I know many of you are out working for clients who are paying you $250.00 to do a shoot for them. In many cases, these same clients are asking you to turn over your film to them. Let's say that your cost of doing business is close to mine. If it costs you $250.00 to keep your doors open then with the cost of inflation currently at about 4%, you have actually lost money taking these jobs.

Let's look at another example. If you work for the NBA lets say. Many of you who do, get between $300.00 - $350.00 per game. They keep your film and after your shoot pays for the expenses it costs the NBA, they send you some money. I think it's a fifty/fifty split of sales.

Anyway, strictly from a profitability standpoint, if it costs you $250.00 to be in business each day and you shoot a game for $300.00 you have made $50.00. If you shoot "fifty" games for them a year, (highly unlikely for most people,) you will have made $2500.00. Not a particularly successful take if we look at things from a profitability standpoint. We can only make these important assessments if we know our own cost of doing business.

Once we have established this cornerstone of base profitability, we can then start to assess how we can maximize our time and what kinds of shoots will be most advantageous for our business. If your cost of business is $300.00 a day it stands to reason that for you to make a profit, you have to work for more than $300.00 a day or make sure that you are photographing something that has tremendous resale value in the long term.

For instance, my cost of business is $257.50 a day. A client comes to me offering an assignment to shoot the Olympics for $300.00 a day plus expenses. It's 28 days work which will be $8400.00 in fees. Is this a good deal for me? No, it's not a good deal! It's actually a terrible deal! I'll be gone for almost a month and will only end up making $1204.00 for that month's work.

I know from some experience that the resale on Olympic images are only somewhat valuable (with a few exceptions) and for this reason it wouldn't be worth taking this job for this fee.

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In another example, lets say baseball card company "X" calls me up and asks me if I'd like to shoot 80 days of baseball @ $400.00 a day. They tell me that they'll go through all my film and pick out a select few images for a select group of cards and then send the film back to me to do with as I choose. They promise me that they'll get each take back to me within 45 days of submission. I'm affiliated with a very good Sports agency and I know that the agency will be able to make sales from this material. Is this a good deal for me?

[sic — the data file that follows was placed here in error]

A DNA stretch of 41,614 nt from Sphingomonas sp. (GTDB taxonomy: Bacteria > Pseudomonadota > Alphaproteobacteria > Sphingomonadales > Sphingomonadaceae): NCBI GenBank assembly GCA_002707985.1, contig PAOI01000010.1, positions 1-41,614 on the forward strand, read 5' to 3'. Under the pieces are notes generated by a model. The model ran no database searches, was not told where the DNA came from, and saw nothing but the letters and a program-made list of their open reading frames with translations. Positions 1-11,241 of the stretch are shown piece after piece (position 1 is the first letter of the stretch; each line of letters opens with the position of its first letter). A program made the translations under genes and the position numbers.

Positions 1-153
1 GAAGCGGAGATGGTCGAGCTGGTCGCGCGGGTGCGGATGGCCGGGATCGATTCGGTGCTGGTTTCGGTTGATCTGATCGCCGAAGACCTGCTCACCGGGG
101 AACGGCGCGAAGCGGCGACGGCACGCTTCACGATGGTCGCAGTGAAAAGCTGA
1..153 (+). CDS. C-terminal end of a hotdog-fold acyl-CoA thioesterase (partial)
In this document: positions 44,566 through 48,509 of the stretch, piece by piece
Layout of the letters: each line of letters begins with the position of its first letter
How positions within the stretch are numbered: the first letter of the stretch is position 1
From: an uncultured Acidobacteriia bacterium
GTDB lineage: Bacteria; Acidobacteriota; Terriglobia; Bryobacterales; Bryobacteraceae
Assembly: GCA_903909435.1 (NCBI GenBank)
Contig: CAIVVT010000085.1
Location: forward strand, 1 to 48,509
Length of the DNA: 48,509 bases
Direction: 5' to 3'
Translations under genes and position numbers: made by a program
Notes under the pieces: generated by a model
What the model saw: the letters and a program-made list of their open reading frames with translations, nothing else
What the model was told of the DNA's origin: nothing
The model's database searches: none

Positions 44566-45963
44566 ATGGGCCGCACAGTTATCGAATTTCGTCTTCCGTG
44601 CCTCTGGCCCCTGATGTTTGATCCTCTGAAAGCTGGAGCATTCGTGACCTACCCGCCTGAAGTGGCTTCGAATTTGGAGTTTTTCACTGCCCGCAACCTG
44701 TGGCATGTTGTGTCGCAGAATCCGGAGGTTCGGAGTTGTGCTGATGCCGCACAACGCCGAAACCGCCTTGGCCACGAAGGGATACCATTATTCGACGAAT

This is a better deal than the first. I will only actually make $142.50 a day from this job but it will give me a total fee of $11,400.00. This coupled with the fact the Sports picture agency will make money for me this year as well as in the next 3-5 years will make this a decent arrangement and something I'd be inclined to take.

Now, lets all be conscientious little sports photographers and actually find out what we require to keep our doors open this year. I'd like to have each of you do this and then report back to me your annual figures because I'd like to report this in my next column so we all can get an idea as to the breadth of these figures. If we all know how much it costs to do business we have a powerful device to use to negotiate higher fees.

It will be valuable information to have. I will be dealing with the art of negotiations in an upcoming issue. Please do these calculations and then e-mail your result to rrickman@earthlink.net.

By the way, there will be a test on this material later. Now get out there and make some money!

(Rick Rickman is a freelance photographer based in Southern California. His periodic columns cover the business aspects of photography.)


Related Email Addresses: 
Rick Rickman: rrickman@earthlink.net